Monthly Orchid Growing Advice

Monthly Orchid Growing Advice

Motes Notes - Florida Orchid Growing


Progress of the Season  

    This March has been perfect orchid growing weather. The drought which is punishing our lawns is suiting our orchids "just fine". The lack of rain has rendered the whole world a greenhouse where we are in control of the watering. This pattern seems likely to continue into April as the broad fronts continue to stall out over South Florida. Be sure that pots, medium and roots are saturated. Water heavily, with at least two applications to the point of run application. Vanda roots will dry exceptionally quickly in the low humidity and drying winds of April. Be sure that they are overall dark green when you are finished watering. Now is a time when Vanda roots that have dried excessively behaving like a cork in a wine bottle; repelling not absorbing water. A third or even a fourth application spaced a few minutes apart may be necessary. (We recorded a video available on Youtube that demonstrates proper vanda watering technique. Click here to check it out. It's free!)
    The dry air also means that heat is radiating out of the atmosphere rapidly at night. The wide swings of day to night temperatures that result stimulate vigorous root growth. If this is not evident or if the root tips are not elongating rapidly they are probably not getting enough water: water more thoroughly. As the temperatures rise higher later in the month, vandas frequently benefit from a second light watering in mid-afternoon.
    Another cause of cessation of root growth is Thrips which are an ever-present threat in periods of extended drought. Use the methods recommended in Florida Orchid Growing to control them. Mites too relish drought. The exceptionally moderate temperatures we are experiencing allow us to control both mites and Thrips with the user-friendly spraying of oil followed by soap. Three tablespoons of cooking oil in a gal of water can be sprayed on a day when temperatures are expected below 86F(30C). Water thoroughly the day before. Keep the solution frequently agitated. Follow this spraying in 7-10 days with an application of liquid dishwashing soap at 4 Tbs. per gal. Again, be sure to water the day before spraying soap as it is dehydrating.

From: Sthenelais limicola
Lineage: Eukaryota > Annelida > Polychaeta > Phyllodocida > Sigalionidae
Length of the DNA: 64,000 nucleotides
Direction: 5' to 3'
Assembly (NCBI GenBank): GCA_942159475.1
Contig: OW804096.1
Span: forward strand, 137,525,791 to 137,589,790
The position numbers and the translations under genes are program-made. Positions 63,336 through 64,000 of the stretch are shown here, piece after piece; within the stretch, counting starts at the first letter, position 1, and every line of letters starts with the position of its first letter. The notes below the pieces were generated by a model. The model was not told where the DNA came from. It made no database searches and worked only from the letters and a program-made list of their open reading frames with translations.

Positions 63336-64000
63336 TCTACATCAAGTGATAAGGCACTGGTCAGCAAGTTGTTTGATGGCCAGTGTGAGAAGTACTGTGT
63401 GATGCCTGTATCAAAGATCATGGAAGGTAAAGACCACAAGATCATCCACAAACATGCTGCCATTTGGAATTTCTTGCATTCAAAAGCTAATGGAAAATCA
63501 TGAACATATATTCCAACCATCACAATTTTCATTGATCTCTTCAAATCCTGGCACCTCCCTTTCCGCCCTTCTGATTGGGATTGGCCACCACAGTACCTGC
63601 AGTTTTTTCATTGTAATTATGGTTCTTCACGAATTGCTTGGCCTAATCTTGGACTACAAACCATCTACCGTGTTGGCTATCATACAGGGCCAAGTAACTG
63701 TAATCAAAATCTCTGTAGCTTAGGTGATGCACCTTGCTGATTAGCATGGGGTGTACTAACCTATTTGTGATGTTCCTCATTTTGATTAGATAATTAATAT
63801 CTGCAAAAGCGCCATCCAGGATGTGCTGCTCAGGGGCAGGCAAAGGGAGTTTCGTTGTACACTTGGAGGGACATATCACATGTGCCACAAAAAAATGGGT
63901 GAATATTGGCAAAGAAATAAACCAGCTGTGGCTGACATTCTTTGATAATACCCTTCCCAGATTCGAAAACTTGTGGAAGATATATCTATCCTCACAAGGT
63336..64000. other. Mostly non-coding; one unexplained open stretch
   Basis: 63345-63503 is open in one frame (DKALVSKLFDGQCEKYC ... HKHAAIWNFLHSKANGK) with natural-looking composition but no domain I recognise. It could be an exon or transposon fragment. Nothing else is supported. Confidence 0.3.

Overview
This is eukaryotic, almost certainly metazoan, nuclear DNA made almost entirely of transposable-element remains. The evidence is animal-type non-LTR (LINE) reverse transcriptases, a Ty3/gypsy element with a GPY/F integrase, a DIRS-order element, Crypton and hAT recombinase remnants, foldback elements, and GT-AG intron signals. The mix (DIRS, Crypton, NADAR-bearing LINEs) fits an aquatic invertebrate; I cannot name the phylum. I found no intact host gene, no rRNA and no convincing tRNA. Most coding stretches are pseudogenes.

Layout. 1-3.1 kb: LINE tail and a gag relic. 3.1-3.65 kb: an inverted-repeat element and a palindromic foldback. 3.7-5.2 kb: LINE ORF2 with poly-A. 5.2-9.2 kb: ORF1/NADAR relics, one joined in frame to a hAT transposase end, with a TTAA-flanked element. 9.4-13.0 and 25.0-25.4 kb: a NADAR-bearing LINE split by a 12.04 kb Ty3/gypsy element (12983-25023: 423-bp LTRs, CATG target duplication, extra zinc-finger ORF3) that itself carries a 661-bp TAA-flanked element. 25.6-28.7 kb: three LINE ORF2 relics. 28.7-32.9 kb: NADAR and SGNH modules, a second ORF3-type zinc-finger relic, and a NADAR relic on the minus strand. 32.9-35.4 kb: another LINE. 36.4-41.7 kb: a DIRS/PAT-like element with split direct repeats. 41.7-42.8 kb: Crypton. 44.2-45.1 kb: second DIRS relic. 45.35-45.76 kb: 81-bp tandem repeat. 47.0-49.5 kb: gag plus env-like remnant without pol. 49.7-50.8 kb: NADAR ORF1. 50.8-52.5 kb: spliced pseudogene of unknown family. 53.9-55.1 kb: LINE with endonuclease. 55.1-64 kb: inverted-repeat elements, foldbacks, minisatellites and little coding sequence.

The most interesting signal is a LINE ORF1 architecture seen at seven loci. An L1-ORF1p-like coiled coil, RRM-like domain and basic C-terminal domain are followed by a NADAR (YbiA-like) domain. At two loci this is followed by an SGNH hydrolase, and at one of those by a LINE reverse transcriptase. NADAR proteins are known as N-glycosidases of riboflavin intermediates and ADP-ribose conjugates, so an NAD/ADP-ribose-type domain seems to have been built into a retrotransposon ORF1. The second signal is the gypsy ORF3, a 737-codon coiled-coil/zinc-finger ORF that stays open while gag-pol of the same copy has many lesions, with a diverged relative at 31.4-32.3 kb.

Remember, now is the ideal time to apply time release fertilizer. Nutricote, marketed as "Dynamite" is best. Lowe's sells a low phosphorus formulation for "Citrus and Avocados". Recommended formulations are also available from the merchants listed under "Sources" in Fla. Orchid Growing.
    The great weather is a stimulus to spend time with our orchids and enjoy the abundance of spring bloom. Don't miss the moment!
Motes Notes Florida Orchid Growing

January in Your Orchid Collection

January is somewhat like December but in reverse, with each succeeding day bringing longer hours of sunlight until days are long enough that afternoons return at the end of the month with extra sunshine to warm us after the extra sharp cold snaps. January, like December, is cold and dry, in fact even colder and drier. Dry is good, cold can be very bad. We need to accentuate the positive by especially... read entire article
Motes Notes Florida Orchid Growing

February in Your Orchid Collection

Despite the bloom on the avocados and the burgeoning new leaves on the live oaks, February is not spring in South Florida. Danger of freeze continues past mid month and frost can occur still into March. Even if the weather is balmy, it's too early to let down our guard or take down any protection we have mounted against the cold. The trend however is toward the positive as each lengthening day brings extra hours of warming sunshine... read entire article
Motes Notes Florida Orchid Growing

March in Your Orchid Collection

Signs of spring abound with an abundance of emerging flower spikes and buds. The flush of spring growth will follow soon so plan your repotting program which should begin in earnest this month. The best time to repot is right before the new roots start growing so the plants will reestablish quickly. Watch for signs of mites, particularly on thin leaved orchids like the catasetinae and grammatophyllums, and treat any problems promptly...continue reading
Motes Notes Florida Orchid Growing

April in Your Orchid Collection